By Alexandria Hodge, Layout Manager
It began as an idea, as many things do for Writer’s Workshop students. In an effort to bring the poetry, fiction and creative nonfiction majors together, senior poetry student and managing editor Kate Bard decided that UNO needed a literary magazine.
“We named it 13th Floor Literary Magazine because we wanted it to be recognizable,” she said. “We wanted it to be that place that everyone has been at one point, that floor between the 12th and 14th floor, that seemingly normal place. It represents the regular within all of us.”
And that common ground all students share, that regularity, is something that should be celebrated, according to Bard.
13th Floor Magazine, the younger sibling to the Writer’s Workshop student organization, The Crop, gained momentum within the college and after a few weeks of its initial creation, an editing staff was established. Jared Newman acts as Lead Manuscript Editor, Ali Hodge as Promotions Editor, Jessie Liberatore as Design and Layout Manager, Kristin Pothast as Creative Editor, and Chelsey Risney is their Photographer.
“We have solidified the Board of Executive Editors,” Bard said. “They are a very hard working, creative group of students who are dedicated to bringing UNO together through telling stories.”
To open up the doors of communication between colleges on campus by telling unique stores has become 13th Floor Magazine’s goal. A recent ad campaign by the magazine featured portraits of students from around UNO holding signs that read “I have a story to tell.” The goal of the ad campaign was to include students from all walks and to encourage everyone to look for the specific story they have to tell.
“Everyone has a different experience,” she said. “And whether you are a trained writer or not, you should feel comfortable to share your experience.”
Bard said the editing staff is preparing for the very first issue of the magazine. She said the editors decided that the magazine would be more accessible to UNO students if it was published electronically, and available for iPads and Kindles. The magazine will be available through Amazon and will showcase color prints of students’ artwork, photography, creative nonfiction, fiction, micro fiction and poetry.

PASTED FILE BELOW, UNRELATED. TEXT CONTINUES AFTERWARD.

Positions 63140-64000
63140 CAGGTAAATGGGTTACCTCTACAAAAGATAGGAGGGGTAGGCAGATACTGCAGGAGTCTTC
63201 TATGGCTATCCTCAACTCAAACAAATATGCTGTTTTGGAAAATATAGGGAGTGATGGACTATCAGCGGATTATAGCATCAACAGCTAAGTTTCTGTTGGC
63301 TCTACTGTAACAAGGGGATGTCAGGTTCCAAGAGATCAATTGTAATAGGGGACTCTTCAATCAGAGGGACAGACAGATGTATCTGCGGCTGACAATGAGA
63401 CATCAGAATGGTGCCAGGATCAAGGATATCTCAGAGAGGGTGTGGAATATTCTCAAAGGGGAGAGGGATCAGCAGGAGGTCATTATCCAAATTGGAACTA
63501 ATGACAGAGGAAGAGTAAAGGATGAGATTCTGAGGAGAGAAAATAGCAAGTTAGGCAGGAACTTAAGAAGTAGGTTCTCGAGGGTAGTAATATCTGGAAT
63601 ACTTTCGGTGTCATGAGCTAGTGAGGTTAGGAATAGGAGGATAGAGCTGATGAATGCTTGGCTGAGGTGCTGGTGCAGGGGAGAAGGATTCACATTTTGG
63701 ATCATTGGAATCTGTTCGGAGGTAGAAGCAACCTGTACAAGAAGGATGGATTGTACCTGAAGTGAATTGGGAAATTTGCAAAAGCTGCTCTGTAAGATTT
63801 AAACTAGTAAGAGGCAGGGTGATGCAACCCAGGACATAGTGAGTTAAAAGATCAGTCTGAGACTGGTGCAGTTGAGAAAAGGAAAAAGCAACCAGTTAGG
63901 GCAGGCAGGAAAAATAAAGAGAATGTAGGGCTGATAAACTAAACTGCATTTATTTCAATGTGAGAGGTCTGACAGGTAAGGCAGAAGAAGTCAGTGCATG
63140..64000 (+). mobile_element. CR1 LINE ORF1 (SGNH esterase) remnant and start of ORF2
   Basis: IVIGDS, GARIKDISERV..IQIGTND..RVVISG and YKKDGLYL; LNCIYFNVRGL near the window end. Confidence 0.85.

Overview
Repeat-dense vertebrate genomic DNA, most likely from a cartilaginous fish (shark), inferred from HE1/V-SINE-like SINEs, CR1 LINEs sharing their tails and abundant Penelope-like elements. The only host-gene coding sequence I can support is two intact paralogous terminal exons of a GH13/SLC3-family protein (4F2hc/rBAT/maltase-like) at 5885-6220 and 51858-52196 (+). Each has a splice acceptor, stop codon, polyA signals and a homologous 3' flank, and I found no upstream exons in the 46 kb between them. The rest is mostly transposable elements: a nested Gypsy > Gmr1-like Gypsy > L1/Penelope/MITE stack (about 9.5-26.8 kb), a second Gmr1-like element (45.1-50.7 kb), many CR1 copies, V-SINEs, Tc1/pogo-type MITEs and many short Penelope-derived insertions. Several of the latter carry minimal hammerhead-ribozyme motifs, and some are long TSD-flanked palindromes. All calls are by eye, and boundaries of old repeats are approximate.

“At this time we don’t have any restrictions on what we will accept. That meaning, we do not want our magazine to fall into a certain genre, because we wouldn’t ever want to exclude anyone,” she said.
For the first issue, the editing staff has heavily recruited the work of the students in Writer’s Workshop. Without the support of the students the magazine was created for, she said, it will never succeed. The goal of the editors is to open up the magazine more and more with each issue. She said they would love to see a science-oriented issue in the future, followed by a school of education issue, a school of music issue and perhaps a school of social work issue. She said she would like to see pieces submitted from students involved in sports, Greek life and research projects, not to mention the students who work full time with families. The possibilities available excite her.
“We can’t wait to see where the magazine takes all of us,” Bard said. “I hope that our hard work will pay off so that one day there will be an established outlet for UNO students to share their stories, as well as an opportunity for Writer’s Workshop students of the future to explore the business side of their craft.”
For more information, visit 13th Floor Magazine at www.13thfloormagazine.com or like them on Facebook! The deadline to submit for the first issue is April 14, 2013.